I'm trying to fit an exponential with noise (which in this case is a constant $c$) like this one

$$ y(x) = \alpha e^{- \alpha x} + c \text{ ,}$$

having $(x_i, y_i)$ values (So $\alpha$ and $c$ are unknown and are the ones that I want to determine). Without the noise I would simply linearize the values and then apply the least squares method, but with the noise I have no idea how to do that. Are there any formulas to do it? Thank you.

  • $\begingroup$ It reads to me like you're fitting an exponential curve to (x,y) data. You should clarify the properties of this noise, since the idea of noise actually being constant is counterintuitive. Can you please provide more details about what you're observing and what this 'noise' is. Without the $c$ term, what's the variation around the mean in the model like? When you take logs, would you see changing spread of the error term with changing $x$? $\endgroup$
    – Glen_b
    May 10 '15 at 2:56
  • $\begingroup$ It is like a traslated exponential, in which I know only its points and I want to find alpha and C $\endgroup$
    – Domenico
    May 10 '15 at 2:59
  • $\begingroup$ One important consideration is how you expect the variation about the functional form to come into it. Aksakal's suggestion of nonlinear regression would be especially suitable if the amount of variation about the signal (where 'signal' is made up of both the exponential curve and the translation) were nearly-constant in absolute magnitude across $x$ and zero-mean at each $x$. It's also probably the easiest starting point. [If the variability about the signal tends to change with mean, you may want to consider something else.] ... do you have a small amount of sample data? $\endgroup$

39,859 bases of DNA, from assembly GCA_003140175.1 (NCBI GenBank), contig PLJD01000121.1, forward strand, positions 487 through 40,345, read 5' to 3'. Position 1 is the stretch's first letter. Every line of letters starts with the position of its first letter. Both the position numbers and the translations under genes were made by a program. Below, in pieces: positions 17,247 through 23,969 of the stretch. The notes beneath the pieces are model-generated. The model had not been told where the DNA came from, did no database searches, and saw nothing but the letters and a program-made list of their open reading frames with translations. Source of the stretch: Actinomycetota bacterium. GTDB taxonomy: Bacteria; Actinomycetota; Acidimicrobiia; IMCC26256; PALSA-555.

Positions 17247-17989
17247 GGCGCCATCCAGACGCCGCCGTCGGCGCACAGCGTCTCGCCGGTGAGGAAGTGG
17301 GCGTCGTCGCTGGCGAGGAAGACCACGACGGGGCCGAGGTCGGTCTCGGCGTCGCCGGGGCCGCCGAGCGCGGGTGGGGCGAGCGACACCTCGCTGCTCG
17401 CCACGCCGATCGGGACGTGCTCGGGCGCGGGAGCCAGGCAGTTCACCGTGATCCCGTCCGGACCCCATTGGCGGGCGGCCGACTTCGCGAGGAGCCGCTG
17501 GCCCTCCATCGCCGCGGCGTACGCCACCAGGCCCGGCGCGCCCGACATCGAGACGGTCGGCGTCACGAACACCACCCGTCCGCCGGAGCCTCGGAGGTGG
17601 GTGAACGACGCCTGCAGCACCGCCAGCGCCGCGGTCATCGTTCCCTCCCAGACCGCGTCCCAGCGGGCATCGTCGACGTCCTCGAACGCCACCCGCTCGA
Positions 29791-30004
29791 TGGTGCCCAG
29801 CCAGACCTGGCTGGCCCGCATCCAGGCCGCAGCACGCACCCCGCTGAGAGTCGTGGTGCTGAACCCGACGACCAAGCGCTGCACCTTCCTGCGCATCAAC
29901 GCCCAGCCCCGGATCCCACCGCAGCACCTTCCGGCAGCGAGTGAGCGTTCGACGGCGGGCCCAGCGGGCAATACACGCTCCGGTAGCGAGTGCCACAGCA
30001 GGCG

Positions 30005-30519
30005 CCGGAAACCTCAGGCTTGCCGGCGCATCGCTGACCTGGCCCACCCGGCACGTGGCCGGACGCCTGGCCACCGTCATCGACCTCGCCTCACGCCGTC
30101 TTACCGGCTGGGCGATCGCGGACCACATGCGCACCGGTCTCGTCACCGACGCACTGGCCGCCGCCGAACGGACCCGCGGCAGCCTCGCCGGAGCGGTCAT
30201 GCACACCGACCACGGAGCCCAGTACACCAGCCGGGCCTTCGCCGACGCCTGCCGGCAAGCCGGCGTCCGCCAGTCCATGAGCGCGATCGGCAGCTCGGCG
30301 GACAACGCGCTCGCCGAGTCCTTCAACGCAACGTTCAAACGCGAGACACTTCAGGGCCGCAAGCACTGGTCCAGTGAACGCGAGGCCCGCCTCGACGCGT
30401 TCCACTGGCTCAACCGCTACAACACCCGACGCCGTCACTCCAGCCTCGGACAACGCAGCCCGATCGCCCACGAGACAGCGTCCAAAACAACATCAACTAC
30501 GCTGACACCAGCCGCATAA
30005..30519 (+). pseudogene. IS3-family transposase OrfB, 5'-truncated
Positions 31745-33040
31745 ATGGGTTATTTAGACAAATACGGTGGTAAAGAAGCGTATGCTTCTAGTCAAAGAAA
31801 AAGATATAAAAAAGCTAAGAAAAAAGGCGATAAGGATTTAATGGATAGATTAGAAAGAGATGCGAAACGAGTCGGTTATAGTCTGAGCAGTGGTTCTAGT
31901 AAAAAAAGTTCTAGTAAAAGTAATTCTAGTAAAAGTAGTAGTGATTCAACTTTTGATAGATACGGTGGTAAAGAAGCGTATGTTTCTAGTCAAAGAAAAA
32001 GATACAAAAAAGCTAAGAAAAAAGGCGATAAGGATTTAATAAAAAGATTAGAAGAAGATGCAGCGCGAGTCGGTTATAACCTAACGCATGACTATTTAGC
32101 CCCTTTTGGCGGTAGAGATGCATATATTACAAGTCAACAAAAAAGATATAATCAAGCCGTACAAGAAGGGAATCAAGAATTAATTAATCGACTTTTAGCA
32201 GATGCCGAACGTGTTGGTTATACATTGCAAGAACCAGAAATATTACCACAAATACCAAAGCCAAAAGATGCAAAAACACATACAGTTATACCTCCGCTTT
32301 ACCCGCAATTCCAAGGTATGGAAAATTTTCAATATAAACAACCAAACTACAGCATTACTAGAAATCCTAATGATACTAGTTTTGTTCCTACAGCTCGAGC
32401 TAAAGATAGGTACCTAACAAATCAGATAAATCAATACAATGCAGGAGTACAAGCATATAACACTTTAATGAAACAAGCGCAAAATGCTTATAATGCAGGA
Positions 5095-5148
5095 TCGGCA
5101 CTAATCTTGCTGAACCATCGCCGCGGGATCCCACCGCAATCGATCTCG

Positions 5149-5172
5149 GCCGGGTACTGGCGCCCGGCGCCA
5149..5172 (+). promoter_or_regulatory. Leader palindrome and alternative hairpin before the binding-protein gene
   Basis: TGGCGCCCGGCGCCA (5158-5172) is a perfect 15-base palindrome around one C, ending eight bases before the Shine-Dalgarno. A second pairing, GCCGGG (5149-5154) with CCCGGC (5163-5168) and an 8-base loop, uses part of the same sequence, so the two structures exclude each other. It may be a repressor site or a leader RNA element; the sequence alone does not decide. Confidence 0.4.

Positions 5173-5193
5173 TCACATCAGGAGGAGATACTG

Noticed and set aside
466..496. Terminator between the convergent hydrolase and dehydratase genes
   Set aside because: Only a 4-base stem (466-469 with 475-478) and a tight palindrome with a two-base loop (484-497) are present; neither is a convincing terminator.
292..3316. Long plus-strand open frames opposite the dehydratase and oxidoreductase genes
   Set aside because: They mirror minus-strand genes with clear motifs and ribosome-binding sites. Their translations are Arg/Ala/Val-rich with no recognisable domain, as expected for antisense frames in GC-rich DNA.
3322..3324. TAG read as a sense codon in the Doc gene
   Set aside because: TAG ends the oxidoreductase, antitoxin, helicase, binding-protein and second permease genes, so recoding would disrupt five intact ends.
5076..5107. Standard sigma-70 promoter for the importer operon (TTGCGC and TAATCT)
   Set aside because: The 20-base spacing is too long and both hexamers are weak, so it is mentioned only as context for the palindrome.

– Glen_b
    May 10 '15 at 3:06

In the absence of a response to my questions relating to the variation about the signal, I'll explain a little about nonlinear least squares.

You can fit a model of the following form: $y_i = c + \alpha \exp(-\alpha x_i)+\varepsilon_i$, where $E(\varepsilon_i)=0$.

If the $\varepsilon$ values are independent and of constant variance (or close to it), this should be quite a good approach (and would be my idea of a good starting point). If they're also normal it will also be maximum likelihood, and makes for simpler confidence intervals and tests (should you want those).

There's no closed form formula for the parameter estimates. They must be obtained iteratively, generally by taking a linear approximation at a current estimate to get the next estimate. Software to do this is in most stats packages.

Here's an example.

I made a tiny set of (x,y) data (here printed to 4 significant figures):

     x     y
 1.186 2.695
 2.805 2.677
 3.095 2.657
 1.399 2.661
 2.150 2.713
 7.989 2.547
 1.847 2.673
 3.867 2.588
 7.133 2.580
 6.136 2.581
 1.230 2.711
 7.272 2.581

I fitted your model in R (free statistical software), as follows:

expfnfit = nls( y ~ c+a*exp(-a*x) , start=list(c=2,a=.5))  # fits the model

summary(expfnfit) # shows information about the fit

Formula: y ~ c + a * exp(-a * x)

  Estimate Std. Error t value Pr(>|t|)    
c 2.529316   0.008608 293.848  < 2e-16 ***